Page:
**Randomization and Heavy Traffic Theory:**New approaches to the design and analysis of switch algorithms Devavrat Shah Stanford University**Network algorithms**• Algorithms implemented in networks, e.g. in • switches/routers scheduling algorithms routing lookup packet classification • memory/buffer managers maintaining statistics active queue management bandwidth partitioning • load balancers randomized load balancing • web caches eviction schemes placement of caches in a network**Network algorithms: challenges**• Time constraint: Need to make complicated decisions very quickly • e.g. line speeds in the Internet core 10Gbps (soon to be 40Gbps) • packets arrive roughly every 50ns (roughly 10ns) • Limited computational resources • due to rigid space and heat dissipation constraints • Algorithms need to be very simple so as to be implementable • but simple algorithms may perform poorly, if not well-designed**An illustration**• Consider the following simple system Capacity =1 • Algorithms • serve a randomly chosen queue: very easy • longest queue first (LQF): complicated to implement • Performance • serve at random: does not give maximum throughput • LQF: max throughput and minimizes the maximum backlog**Input queued switch**• Multiple queues and servers**Input queued switch**Not allowed Crossbar fabric 1 2 3 1 2 3 • Crossbar constraints • each input can connect to at most one output • each output can connect to at most one input**Switch scheduling**Crossbar fabric 1 2 3 1 2 3 • Crossbar constraints • each input can connect to at most one output • each output can connect to at most one input**Switch scheduling**Crossbar fabric 1 2 3 1 2 3 • Crossbar constraints • each input can connect to at most one output • each output can connect to at most one input**Switch scheduling**Crossbar fabric 1 2 3 1 2 3 • Crossbar constraints • each input can connect to at most one output • each output can connect to at most one input**Notation and definitions**1 2 3 1 2 3**Useful performance metric**• Throughput • an algorithm is stable (or delivers 100% throughput)if for any admissible arrival, the average backlog is bounded; i.e. • Average delay or average backlog (queue-size)**Schedule ´ Bipartite graph matching**Schedule or Matching 19 3 4 21 1 18 7**Scheduling algorithms**19 3 4 21 1 18 7 • iSLIP: Cisco’s GSR 12000 Series • Nick McKeown • Wave Front Arbiter • Tamir and Chi • Parallel Iterative Matching • Anderson, Owicki, Saxe, Thacker Practical Maximal Matchings Not stable**Scheduling algorithms**19 19 18 1 7 Max Wt Matching Max Size Matching 19 3 4 21 1 18 7 Practical Maximal Matchings Stable (Tassiulas-Ephremides 92, McKeown et. al. 96, Dai-Prabhakar 00) Not stable Not stable (McKeown-Ananthram-Walrand 96)**The Maximum Weight Matching Algorithm**• MWM: performance • throughput: stable(Tassiulas-Ephremides 92; McKeown et al 96; Dai-Prabhakar 00) • backlogs: very low on average(Leonardi et al 01; Shah-Kopikare 02) • MWM: implementation • has cubic worst-case complexity (approx. 27,000 iterations for a 30-port switch) • MWM algorithms involve backtracking: i.e. edges laid down in one iteration may be removed in a subsequent iteration • algorithm not amenable to pipelining**Switch algorithms**19 19 18 1 7 Better performance Max Wt Matching Maximal matching Max Size Matching Easier to implement Not stable Not stable Stable and low backlogs**Summarizing…**• Need algorithms that are simple and perform well • can process packets economically at line speeds • deliver a high throughput • and low latencies/backlogs • Need to develop methods for analyzing the performance of these algorithms • traditional methods aren’t good enough**Rest of the talk**• A simple, high performance scheduling algorithm • Randomized approximation of Max Wt Matching (joint work with P. Giaccone and B. Prabhakar) • A method for analyzing backlogs based on heavy traffic theory (joint work with D. Wischik) • A new approach to switch scheduling • Randomized edge coloring (joint work with G. Aggrawal, R. Motwani and A. Zhu)**Algorithm IRandomized approximationto the Max Wt Matching**algorithm**Randomized approximation to MWM**• Consider the following randomized approximation: • At every time • - sample d matchings independently and uniformly • - use the heaviest of these d matchings to schedule packets • Ideally we would like to use a small value of d. However,… Theorem. Even with d = N, this algorithm is not stable. In fact, when d=N, the throughput · 1 – e-1¼ 0.63. (Giaccone-Prabhakar-Shah 02)**Tassiulas’ algorithm**Previous schedule S(t-1) Random Matching R(t) Next time MAX Current schedule S(t)**Tassiulas’ algorithm**MAX 10 50 10 40 30 10 70 10 60 20 S(t-1) R(t) W(R(t))=150 W(S(t-1))=160 S(t)**Performance of Tassiulas’ algorithm**Theorem (Tassiulas 98): The above scheme is stable under any admissible Bernoulli IID inputs.**Reducing backlogs: the Merge operation**Merge 30v/s120 130 v/s30 10 50 40 10 30 10 70 10 60 20 S(t-1) R(t) W(R(t))=150 W(S(t-1))=160**Reducing backlogs: the Merge operation**Merge 10 50 40 10 30 10 70 10 60 20 S(t-1) R(t) W(R(t))=150 W(S(t-1))=160 W(S(t)) = 250**Performance of Merge algorithm**Theorem (GPS): The Merge scheme is stable under any admissible Bernoulli IID inputs.**Use arrival information: Serena**23 7 47 89 3 11 31 2 97 5 S(t-1) The arrival graph W(S(t-1))=209**Use arrival information: Serena**23 47 89 3 11 31 2 97 5 S(t-1) The arrival graph W(S(t-1))=209**Use arrival information: Serena**23 Merge 0 23 89 3 31 97 S(t) W(S(t))=243 23 47 89 3 11 31 97 6 S(t-1) W=121 W(S(t-1))=209**Performance of Serena algorithm**Theorem (GPS): The Serena algorithm is stable under any admissible Bernoulli IID inputs.**Summary of main ideas and results**• Randomization alone is not enough • Memory (using past sample) is very powerful • Exploiting problem structure: the Merge operation • Using arrival information • We obtained an algorithm • whose performance is close to that of MWM • and is very simple to implement**Some context…**• We have seen the design of a simple, high throughput switch scheduling algorithm • The backlog/delay induced by an algorithm is another very important measure of its performance • For example, recall Tassiulas’ scheme**Delay or backlog analysis**• Delay analysis is harder than throughput analysis because • throughput measures the long-term efficiency of an algorithm • whereas, the delay (or backlog) induced by an algorithm is a measure of its instantaneous efficiency • It is also harder to design low delay schedulers**Current delay analysis methods are not suitable**• Queuing theory • requires knowledge of service time distribution • but this depends on the scheduling algorithm • service distribution is too complicated to determine • Large deviations: very successful for output-queued switch • N-port OQ switch can be “decomposed” into N independent 1-port switches • but an N-port input-queued switch is not decomposable • Stochastic coupling arguments • effective for establishing: Delay(Alg A) < Delay(Alg B) (without saying how much better) • very hard to make for input-queued switches**Our approach**a • Use the machinery of heavy traffic theory (developed by J. M. Harrison, M. Bramson, R. Williams and many others) • Focus on the following intriguing observation • consider the MWM-a algorithm: edge(i,j) has weight Qija • Keslassy-McKeown 01 have observed that the average delay increases with a**Why this is worth focusing on**• The MWM class of algorithms are the most analyzed • huge body of literature on throughput analysis • hardly anything known about their delay properties • in particular, no explanation of the Keslassy-McKeown observation • Note the singularity at a=0 in the K-M observation • “continuity” implies that delay should be the smallest when a=0 • however, MWM-0 is the Maximum Size Matching algorithm • MSM is known to be unstable; i.e. delays are infinite when a=0 ! (McKeown-Ananthram-Walrand 96) • Question: if MSM is not the optimum, who is? • Heavy traffic theory helps answer these questions**Heavy traffic theory**• Consider a network with N queues • as some parameter r ! 1 • let the load on the system approach its capacity (hence the name HT) • speed up time by a factor r2, and scale down space by a factor r; i.e. quantity of interest: Qi(r2t)/r = Qir(t), say • as r !1, we’re looking at the zoomed out system both in time and space • this type of scaling occurs in the Central Limit Theorem time Original system 1/r r2 Scaled system**Heavy traffic theory**• Consider a network with N queues • as some parameter r ! 1 • let the load on the system approach its capacity (hence the name HT) • speed up time by a factor r2, and scale down space by a factor r; i.e. quantity of interest: Qi(r2t)/r = Qir(t), say • as r !1, we’re looking at the zoomed out system both in time and space • this type of scaling occurs in the Central Limit Theorem • Main result: As r !1 • (Q1r(t),…,QNr(t)) ! (Q11(t),…,QN1(t)) = Q1(t), which is a multidimensional Reflected Brownian Motion (RBM) (such limiting results are independent of details of distribution) w**State space collapse: dimension reduction**• Q1(t) can roam in lower dimensional space, say of dim K < N**State space collapse: dimension reduction**• Q1(t) can roam in lower dimensional space, say of dim K < N • The HT limit procedure for LQF system • load: lr=l1r+L+lNr = 1-r-1 ! 1 • state: Qr(t)=(Q1r(t),L,QNr(t)) ! Q1(t) = (Q11(t),L, QN1(t)) • State space collapse • because of the LQF policy, Q11(t) = L = QN1(t) • or, the dimension of the state space is just 1, not N Q1r(t) l1r lNr Capacity =1 QNr(t)**State space collapse: performance**• More importantly, the state space induced by an IQ switch scheduling algorithm gives an indication of its performance; i.e. State space(Alg A) ½ State space(Alg B) ) Alg B is better than Alg A • So , to resolve the Keslassy-McKeown observation, we need to • determine the state space of MWM-a, and • show • State space(MWM-a1) ½ State space(MWM-a2) if a1 > a2**Switch: state space collapse**17 4 ? • The dimension of the state space is N2, at most • what is the dimension due to state space collapse under MWM? • Given that MWM tries to equalize the weights of all matchings, • can we determine the minimum number of queue-sizes we need to know in order to work out the size of all the N2 queues • Lemma (Shah-Wischik): Knowing the sizes of any 2N-2 queues is not sufficient. But there exist 2N-1 queues whose sizes are sufficient to know. • Consider an example of 3-port switch 19 17 3 4 MWM=28 6**Switch: state space collapse**19 17 3 4 MWM=28 6 19 17 4 7 ? • The dimension of the state space is N2, at most • what is the dimension due to state space collapse under MWM? • Given that MWM tries to equalize the weights of all matchings, • can we determine the minimum number of queue-sizes we need to know in order to work out the size of all the N2 queues • Lemma (Shah-Wischik): Knowing the sizes of any 2N-2 queues is not sufficient. But there exist 2N-1 queues whose sizes are sufficient to know. • Consider an example of 3-port switch 7**Switch: state space collapse**19 17 3 4 MWM=28 6 4 • The dimension of the state space is N2, at most • what is the dimension due to state space collapse under MWM? • Given that MWM tries to equalize the weights of all matchings, • can we determine the minimum number of queue-sizes we need to know in order to work out the size of all the N2 queues • Lemma (Shah-Wischik): Knowing the sizes of any 2N-2 queues is not sufficient. But there exist 2N-1 queues whose sizes are sufficient to know. • Consider an example of 3-port switch 7 5**Switch: state space collapse**19 17 3 4 MWM=28 6 ? • The dimension of the state space is N2, at most • what is the dimension due to state space collapse under MWM? • Given that MWM tries to equalize the weights of all matchings, • can we determine the minimum number of queue-sizes we need to know in order to work out the size of all the N2 queues • Lemma (Shah-Wischik): Knowing the sizes of any 2N-2 queues is not sufficient. But there exist 2N-1 queues whose sizes are sufficient to know. • Consider an example of 3-port switch 7 5**Switch: state space collapse**19 17 3 4 MWM=28 6 18 • The dimension of the state space is N2, at most • what is the dimension due to state space collapse under MWM? • Given that MWM tries to equalize the weights of all matchings, • can we determine the minimum number of queue-sizes we need to know in order to work out the size of all the N2 queues • Lemma (Shah-Wischik): Knowing the sizes of any 2N-2 queues is not sufficient. But there exist 2N-1 queues whose sizes are sufficient to know. • Consider an example of 3-port switch 7 5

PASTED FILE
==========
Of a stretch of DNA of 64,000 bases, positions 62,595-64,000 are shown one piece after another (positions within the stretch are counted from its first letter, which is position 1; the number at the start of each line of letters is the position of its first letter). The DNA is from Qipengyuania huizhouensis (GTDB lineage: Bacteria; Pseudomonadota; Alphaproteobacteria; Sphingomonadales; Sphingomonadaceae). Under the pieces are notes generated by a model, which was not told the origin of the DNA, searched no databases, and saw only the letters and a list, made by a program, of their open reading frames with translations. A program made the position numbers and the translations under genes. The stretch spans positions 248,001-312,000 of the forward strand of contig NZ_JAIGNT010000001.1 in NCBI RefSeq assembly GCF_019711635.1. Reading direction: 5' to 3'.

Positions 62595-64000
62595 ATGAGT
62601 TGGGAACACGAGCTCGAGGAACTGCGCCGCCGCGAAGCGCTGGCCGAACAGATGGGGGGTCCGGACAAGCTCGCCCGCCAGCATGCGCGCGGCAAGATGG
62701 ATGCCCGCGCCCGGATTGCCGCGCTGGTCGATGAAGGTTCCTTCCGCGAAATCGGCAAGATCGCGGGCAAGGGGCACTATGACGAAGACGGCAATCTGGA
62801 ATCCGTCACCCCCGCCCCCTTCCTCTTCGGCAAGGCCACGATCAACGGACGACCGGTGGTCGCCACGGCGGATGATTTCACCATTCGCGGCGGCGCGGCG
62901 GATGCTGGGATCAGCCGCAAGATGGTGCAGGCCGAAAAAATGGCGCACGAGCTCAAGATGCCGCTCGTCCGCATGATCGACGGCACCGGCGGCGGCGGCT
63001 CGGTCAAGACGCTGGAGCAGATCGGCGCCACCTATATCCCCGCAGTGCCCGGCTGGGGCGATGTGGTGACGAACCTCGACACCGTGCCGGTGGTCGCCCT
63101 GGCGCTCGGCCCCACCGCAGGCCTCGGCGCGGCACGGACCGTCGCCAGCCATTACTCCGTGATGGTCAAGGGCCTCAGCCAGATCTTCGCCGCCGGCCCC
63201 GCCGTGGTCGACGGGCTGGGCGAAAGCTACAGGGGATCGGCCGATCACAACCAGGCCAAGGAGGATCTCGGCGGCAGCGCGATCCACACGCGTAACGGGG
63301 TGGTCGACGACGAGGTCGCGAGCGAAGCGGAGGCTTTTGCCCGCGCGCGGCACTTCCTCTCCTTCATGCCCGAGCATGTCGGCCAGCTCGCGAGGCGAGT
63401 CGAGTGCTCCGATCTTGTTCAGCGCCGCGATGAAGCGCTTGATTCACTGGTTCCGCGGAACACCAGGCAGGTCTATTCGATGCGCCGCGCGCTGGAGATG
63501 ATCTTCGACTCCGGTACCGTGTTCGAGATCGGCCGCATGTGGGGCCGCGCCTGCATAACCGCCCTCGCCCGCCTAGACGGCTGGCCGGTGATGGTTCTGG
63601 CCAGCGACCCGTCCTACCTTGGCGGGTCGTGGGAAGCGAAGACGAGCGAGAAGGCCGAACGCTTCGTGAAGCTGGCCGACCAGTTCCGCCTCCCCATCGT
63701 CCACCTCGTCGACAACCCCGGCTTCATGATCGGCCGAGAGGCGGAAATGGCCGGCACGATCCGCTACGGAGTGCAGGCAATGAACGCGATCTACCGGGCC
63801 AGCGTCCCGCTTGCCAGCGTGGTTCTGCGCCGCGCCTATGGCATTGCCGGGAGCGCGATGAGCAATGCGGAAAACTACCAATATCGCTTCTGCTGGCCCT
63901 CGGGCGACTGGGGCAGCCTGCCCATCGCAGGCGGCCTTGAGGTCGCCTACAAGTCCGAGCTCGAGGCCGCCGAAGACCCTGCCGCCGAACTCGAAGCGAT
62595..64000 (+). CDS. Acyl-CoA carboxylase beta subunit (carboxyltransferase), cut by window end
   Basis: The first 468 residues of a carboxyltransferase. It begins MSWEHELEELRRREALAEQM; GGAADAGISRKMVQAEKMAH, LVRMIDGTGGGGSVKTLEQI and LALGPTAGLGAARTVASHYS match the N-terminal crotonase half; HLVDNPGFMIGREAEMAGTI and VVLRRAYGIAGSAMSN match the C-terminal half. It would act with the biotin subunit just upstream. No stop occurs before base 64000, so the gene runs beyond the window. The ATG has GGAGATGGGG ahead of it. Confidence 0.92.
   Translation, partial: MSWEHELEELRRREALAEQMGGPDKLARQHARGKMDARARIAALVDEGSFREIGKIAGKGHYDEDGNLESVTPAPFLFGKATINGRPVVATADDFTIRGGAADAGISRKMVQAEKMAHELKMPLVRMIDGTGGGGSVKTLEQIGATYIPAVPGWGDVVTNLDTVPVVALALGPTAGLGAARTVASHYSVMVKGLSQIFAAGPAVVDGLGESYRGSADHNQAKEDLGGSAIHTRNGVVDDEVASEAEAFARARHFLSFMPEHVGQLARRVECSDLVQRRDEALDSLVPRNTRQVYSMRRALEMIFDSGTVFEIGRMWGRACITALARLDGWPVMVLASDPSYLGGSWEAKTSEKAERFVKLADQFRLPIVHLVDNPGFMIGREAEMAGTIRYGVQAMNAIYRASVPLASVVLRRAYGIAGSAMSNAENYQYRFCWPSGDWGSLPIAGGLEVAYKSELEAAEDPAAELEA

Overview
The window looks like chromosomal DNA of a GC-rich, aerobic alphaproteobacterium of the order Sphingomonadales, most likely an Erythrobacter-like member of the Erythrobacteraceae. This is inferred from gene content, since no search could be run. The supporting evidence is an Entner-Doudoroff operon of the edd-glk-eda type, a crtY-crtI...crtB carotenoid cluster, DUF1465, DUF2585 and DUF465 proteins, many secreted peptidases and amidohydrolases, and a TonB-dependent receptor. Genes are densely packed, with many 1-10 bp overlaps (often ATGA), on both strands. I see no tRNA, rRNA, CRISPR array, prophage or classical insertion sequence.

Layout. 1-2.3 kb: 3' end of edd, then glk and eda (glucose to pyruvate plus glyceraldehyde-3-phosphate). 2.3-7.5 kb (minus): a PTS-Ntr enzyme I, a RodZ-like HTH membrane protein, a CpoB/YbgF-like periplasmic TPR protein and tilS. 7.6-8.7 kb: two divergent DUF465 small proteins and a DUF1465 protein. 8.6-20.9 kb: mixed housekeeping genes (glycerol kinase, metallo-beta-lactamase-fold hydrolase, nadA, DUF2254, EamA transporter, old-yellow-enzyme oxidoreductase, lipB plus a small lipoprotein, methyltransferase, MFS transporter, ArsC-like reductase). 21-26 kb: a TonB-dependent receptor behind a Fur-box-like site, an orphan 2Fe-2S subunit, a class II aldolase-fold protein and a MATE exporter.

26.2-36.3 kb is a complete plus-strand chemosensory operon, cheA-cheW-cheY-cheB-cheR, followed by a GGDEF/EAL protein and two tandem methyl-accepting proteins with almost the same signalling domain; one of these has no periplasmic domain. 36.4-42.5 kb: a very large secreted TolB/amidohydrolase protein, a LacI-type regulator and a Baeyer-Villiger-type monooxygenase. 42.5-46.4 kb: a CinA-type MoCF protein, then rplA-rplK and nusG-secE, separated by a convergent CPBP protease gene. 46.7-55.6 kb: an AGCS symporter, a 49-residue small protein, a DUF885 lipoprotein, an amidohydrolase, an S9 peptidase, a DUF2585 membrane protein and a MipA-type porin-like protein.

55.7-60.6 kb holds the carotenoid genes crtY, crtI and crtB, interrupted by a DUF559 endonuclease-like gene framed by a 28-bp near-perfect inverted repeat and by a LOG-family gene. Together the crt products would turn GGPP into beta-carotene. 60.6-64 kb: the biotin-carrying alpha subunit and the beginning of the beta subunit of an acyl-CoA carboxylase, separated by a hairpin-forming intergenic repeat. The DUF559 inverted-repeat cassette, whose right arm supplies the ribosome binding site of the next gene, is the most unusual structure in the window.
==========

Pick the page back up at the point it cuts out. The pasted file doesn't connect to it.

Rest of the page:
More Related